Another approach to reclaim some of the otherwise wasted energy has been to pre-heat pre-afterburner vapor 15 with the post-afterburner vapor 13 by use of an air-to-air heat exchanger, such as a heat exchanger having ceramic surfaces. By pre-heating the pre-afterburner vapor 15, such as to approximately 1500° F., by interaction with the post-afterburner vapor 13, some energy savings would, indeed, be realized. Unfortunately, this approach ignores, and is incapable of, recouping any of the thermal energy stored in the cleaned or remediated soil 17 as it exits from the rotary drum 9 at a temperature of approximately 1000° F. Instead, the soil 17 is processed through a cooler 19 wherein water 21 is sprayed on clean soil 17, 23 passing therethrough for cooling purposes. The magnitude of nonrecovered thermal energy represented by the elevated temperate of the soil 17 is on the order of approximately one million BTU per ton per hour, or approximately forty million BTU's per hour of wasted thermal energy for the forty-ton/hour plant.

The reference numeral 101 generally refers to an energy recuperative soil remediation system in accordance with the present invention, as shown in FIGS. 2 through 8. The system 101 generally includes a cylindrically shaped, heat exchanger or rotary drum 103 supported on frame means 105. The frame means 105 generally comprises a pair of spaced apart, parallel beams 107, inclined from a horizontal orientation and supported by vertical legs 109. Mounted on the parallel beams 107 are a plurality of motor driven rollers 111 that supportingly receive trunnion rings 113 secured to the exterior surface of the rotary drum 103, as shown in FIG. 2. Rotation of the drive rollers 111, as engaged with the trunnion rings 113, causes the rotary drum 103 to be rotated about an axis, as designated by numeral 115 in FIG. 2.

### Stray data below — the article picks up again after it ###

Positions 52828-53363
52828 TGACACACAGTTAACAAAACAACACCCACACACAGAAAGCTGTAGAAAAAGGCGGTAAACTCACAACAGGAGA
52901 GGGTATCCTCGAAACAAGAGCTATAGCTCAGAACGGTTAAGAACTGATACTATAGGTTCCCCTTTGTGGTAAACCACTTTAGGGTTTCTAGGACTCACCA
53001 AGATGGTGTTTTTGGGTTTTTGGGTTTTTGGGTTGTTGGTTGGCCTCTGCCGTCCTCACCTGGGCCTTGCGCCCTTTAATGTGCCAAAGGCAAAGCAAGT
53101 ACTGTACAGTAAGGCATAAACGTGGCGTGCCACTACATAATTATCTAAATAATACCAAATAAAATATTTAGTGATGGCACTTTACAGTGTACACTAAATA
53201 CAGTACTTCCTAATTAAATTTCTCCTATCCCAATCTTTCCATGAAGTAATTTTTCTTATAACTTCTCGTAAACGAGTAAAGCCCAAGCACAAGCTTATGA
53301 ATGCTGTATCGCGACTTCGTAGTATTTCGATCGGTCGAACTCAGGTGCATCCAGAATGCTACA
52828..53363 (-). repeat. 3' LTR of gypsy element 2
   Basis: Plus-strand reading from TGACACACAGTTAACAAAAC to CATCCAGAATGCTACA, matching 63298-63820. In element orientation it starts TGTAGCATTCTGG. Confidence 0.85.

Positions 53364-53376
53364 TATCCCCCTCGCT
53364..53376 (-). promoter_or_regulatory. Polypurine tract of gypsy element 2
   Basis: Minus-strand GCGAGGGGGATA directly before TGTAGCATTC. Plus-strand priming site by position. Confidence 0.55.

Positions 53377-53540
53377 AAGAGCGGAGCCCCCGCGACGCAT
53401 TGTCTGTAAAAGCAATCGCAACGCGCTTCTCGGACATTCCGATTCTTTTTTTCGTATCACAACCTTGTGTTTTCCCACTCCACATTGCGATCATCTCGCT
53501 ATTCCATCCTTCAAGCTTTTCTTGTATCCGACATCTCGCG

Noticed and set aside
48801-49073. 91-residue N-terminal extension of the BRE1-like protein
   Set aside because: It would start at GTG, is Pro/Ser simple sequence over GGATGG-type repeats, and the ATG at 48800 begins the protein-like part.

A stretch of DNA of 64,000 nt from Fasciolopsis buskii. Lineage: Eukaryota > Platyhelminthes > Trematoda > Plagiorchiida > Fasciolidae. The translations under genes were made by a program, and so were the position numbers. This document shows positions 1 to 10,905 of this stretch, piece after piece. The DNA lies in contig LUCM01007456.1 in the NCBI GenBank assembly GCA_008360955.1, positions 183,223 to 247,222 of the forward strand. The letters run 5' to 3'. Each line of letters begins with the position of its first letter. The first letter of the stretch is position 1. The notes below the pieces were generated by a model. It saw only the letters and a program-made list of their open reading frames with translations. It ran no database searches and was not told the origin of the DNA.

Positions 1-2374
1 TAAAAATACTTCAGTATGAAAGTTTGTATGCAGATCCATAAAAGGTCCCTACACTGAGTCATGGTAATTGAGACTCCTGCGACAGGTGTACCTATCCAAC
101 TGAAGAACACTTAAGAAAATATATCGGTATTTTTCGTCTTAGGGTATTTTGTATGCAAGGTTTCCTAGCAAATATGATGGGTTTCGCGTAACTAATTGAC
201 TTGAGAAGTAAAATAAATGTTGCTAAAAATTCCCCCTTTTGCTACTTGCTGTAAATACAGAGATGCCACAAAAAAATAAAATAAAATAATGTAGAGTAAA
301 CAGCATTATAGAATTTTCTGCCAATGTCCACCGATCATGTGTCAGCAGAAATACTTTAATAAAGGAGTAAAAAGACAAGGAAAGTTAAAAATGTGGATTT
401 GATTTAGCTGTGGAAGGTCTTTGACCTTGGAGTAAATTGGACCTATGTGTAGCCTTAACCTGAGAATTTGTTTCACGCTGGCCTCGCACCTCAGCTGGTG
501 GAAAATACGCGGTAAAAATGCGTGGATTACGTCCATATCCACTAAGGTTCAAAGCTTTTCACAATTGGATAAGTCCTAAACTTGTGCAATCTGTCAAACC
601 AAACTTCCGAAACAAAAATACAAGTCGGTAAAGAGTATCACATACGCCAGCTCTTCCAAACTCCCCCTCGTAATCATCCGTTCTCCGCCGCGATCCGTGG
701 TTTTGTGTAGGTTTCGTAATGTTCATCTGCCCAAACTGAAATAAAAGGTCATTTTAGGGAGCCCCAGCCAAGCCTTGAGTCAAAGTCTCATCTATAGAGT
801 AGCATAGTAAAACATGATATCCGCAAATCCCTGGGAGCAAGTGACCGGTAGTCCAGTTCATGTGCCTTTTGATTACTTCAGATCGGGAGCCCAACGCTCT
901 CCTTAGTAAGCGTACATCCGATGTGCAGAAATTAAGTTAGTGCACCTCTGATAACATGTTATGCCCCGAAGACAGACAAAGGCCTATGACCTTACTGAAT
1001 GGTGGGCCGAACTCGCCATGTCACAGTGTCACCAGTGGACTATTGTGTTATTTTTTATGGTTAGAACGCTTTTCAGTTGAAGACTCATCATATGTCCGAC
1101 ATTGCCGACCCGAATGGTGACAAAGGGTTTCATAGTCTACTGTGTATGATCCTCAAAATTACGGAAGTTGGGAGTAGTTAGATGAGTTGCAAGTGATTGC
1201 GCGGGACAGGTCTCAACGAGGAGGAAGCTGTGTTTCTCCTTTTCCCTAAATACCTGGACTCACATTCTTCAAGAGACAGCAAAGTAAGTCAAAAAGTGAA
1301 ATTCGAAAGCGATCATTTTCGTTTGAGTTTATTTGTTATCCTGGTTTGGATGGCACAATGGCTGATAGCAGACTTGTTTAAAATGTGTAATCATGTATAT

The rotary drum 103 has a first-stage or preliminary heat transferring zone 117 extending interiorly inwardly from a first or input/output end 119 of the rotary drum 103 along the longitudinal axis 115 thereof, and a second-stage or reactor heat transferring zone 121 extending from adjacent to the first-stage heat transferring zone 117 to a second or reactor end 123 of the rotary drum 103.

Substantially throughout the first-stage heat transferring zone 117, the rotary drum 103 has a double shell structure 125 with an outer shell 127 and an inner shell 129, that has a tumbling region 131 situated interiorly of the inner shell 129 and an annular region 133 situated between the outer shell 127 and the inner shell 129.